After the atrocities of September 11, 2001, President George W. Bush's approval rating soared from 50 to 90 percent. A month after the attacks, nearly 60 percent of Americans said they trusted the government in Washington to do what is right almost always or most of the time; that was the highest it had been in 40 years. In the weeks after 9/11, more than 50 percent were very to somewhat worried that they or a family member would be a victim in a terrorist attack. Keying off of these fears, various commentators stepped forward to sagely intone that the "Constitution is not a suicide pact." (I prefer "Give me liberty or give me death.")
Evidently averse to potentially committing suicide, 74 percent of the country agreed that "Americans will have to give up some of their personal freedoms in order to make the country safe from terrorist attacks." In 2002, an ABC News/Washington Post poll reported that 79 percent of Americans agreed that it was "more important right now for the federal government to investigate terrorist threats even if that intrudes on personal privacy." Support for intrusive investigations purportedly aimed at preventing terrorist attacks fell to only 57 percent in 2013, shortly after Edward Snowden's revelations of extensive domestic spying by the National Security Agency (NSA). In the most recent poll, it has ticked back up to 72 percent.
Instead of urging Americans to exercise bravery and defend their liberty, our political leaders fanned fears and argued that we must surrender freedoms. The consequences included the creation of the Department of Homeland Security, the proliferation of metal detectors at the entrances of public buildings, the requirement to show government-issued IDs at more and more public venues, the increased militarization of our police forces, and tightened travel restrictions to neighboring countries where passports were once not required.
In October 2001, the House of Representatives passed the Uniting and Strengthening America by Providing Appropriate Tools Required to Intercept and Obstruct Terrorism (USA PATRIOT) Act just 15 minutes after its 315 pages of text were made available to members. This law eviscerated the Fourth Amendment's privacy protections, and a massive secret domestic spying operation run by the NSA was set up. (Years later, numerous reports by outside and government analysts found that surrendering our civil liberties had been useless, since NSA domestic spying had had "no discernible impact on preventing acts of terrorism.") The Central Intelligence Agency was authorized to torture suspected terrorists; that too proved not just illiberal but ineffective. According to a recent Brown University study, the Global War on Terror (*) has cost $3.2 trillion, in addition to leaving nearly 7,000 American military personnel dead and scores of thousands wounded.
How would President Donald Trump react to a significant terrorist attack, especially one motivated by radical jihadist beliefs? In a rally-around-the-flag reaction, his approval rating could surge. It is theoretically possible that such a crisis would reveal Trump as a fierce defender of American liberties, but the signs all point in a more authoritarian direction.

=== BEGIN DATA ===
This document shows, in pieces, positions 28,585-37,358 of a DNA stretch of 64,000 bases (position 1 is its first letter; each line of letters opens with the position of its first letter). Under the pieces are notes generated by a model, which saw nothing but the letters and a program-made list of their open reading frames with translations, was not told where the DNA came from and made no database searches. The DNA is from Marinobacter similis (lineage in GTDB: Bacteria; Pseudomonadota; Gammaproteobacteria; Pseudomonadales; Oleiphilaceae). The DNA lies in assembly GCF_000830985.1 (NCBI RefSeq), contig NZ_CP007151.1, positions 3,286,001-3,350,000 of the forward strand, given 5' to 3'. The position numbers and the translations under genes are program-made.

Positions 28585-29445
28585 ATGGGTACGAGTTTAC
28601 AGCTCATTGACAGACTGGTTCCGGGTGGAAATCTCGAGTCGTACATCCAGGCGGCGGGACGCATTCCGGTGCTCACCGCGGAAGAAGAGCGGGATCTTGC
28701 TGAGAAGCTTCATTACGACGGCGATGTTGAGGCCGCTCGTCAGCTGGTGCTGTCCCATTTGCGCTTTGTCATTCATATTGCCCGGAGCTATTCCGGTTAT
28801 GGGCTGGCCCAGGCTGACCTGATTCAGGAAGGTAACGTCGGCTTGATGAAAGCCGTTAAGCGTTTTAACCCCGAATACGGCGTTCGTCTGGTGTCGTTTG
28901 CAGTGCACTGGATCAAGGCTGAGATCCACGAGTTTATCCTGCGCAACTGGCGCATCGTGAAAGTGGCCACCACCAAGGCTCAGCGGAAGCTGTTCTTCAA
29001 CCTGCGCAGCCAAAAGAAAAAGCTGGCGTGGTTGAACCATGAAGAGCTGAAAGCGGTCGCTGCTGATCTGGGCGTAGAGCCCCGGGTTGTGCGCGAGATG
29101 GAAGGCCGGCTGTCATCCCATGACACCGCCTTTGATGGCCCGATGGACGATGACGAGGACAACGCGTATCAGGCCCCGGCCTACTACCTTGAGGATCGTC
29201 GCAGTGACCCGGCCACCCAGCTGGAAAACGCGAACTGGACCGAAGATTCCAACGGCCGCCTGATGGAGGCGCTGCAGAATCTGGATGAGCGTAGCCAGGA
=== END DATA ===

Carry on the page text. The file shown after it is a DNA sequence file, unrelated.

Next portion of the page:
In a 2015 speech at the U.S.S. Yorktown, Trump argued for "closing that internet in some way" to prevent ISIS from recruiting people. "Somebody will say, 'Oh freedom of speech, freedom of speech,'" he said. "These are foolish people. We have a lot of foolish people." When Apple refused the FBI's demand that it provide a backdoor to San Bernardino terrorist Syed Farook's iPhone, Trump asked, "Who do they [Apple] think they are? No, we have to open it up." He urged Americans to boycott Apple until it complied with the FBI's demand to decrypt the phone. More generally speaking, Trump has said that he tends "to err on the side of security" and that he thinks the NSA should collect Americans' phone records. He added, "I assume when I pick up my telephone, people are listening to my conversations anyway, if you want to know the truth."
And Snowden? Trump declared, "I think he's a terrible traitor and you know what we used to do in the good old days when we were a strong country, you know what we used to do to traitors, right?" Despite the fact that the Senate's 2014 report on the CIA's detention and interrogation of terrorists found that torture is ineffective, Trump recently reiterated his belief that torture "absolutely" works.
On its way out, the Obama administration sought to stymie Trump's expressed plans to establish a Muslim registry system that would perhaps be an expanded version of the Bush administration's National Security Entry-Exit Registration System (NSEERS). This effort targeted all males 16 years of age or older from 25 countries, all of which but one (North Korea) are Muslim-majority. During its decade of operation, NSEERS yielded not a single terrorism conviction.
Liberty-loving Americans should refuse to be terrorized by either bomb-throwing malefactors or security-state authoritarians. Your odds of dying from a lightning strike are about 10 times higher than your chances of being killed in a terrorist attack. So when another attack comes, you should respond by going about your business as usual—and certainly don't change travel plans. Contact your politicians, especially members of Congress, and forcefully remind them that any proposed tradeoff between liberty and security is specious. In fact, tell them to get busy dismantling the current national security state and reaffirming the protections afforded us by the Bill of Rights. Terrorism is only a threat to our way of life if we allow it to frighten us into destroying our liberties.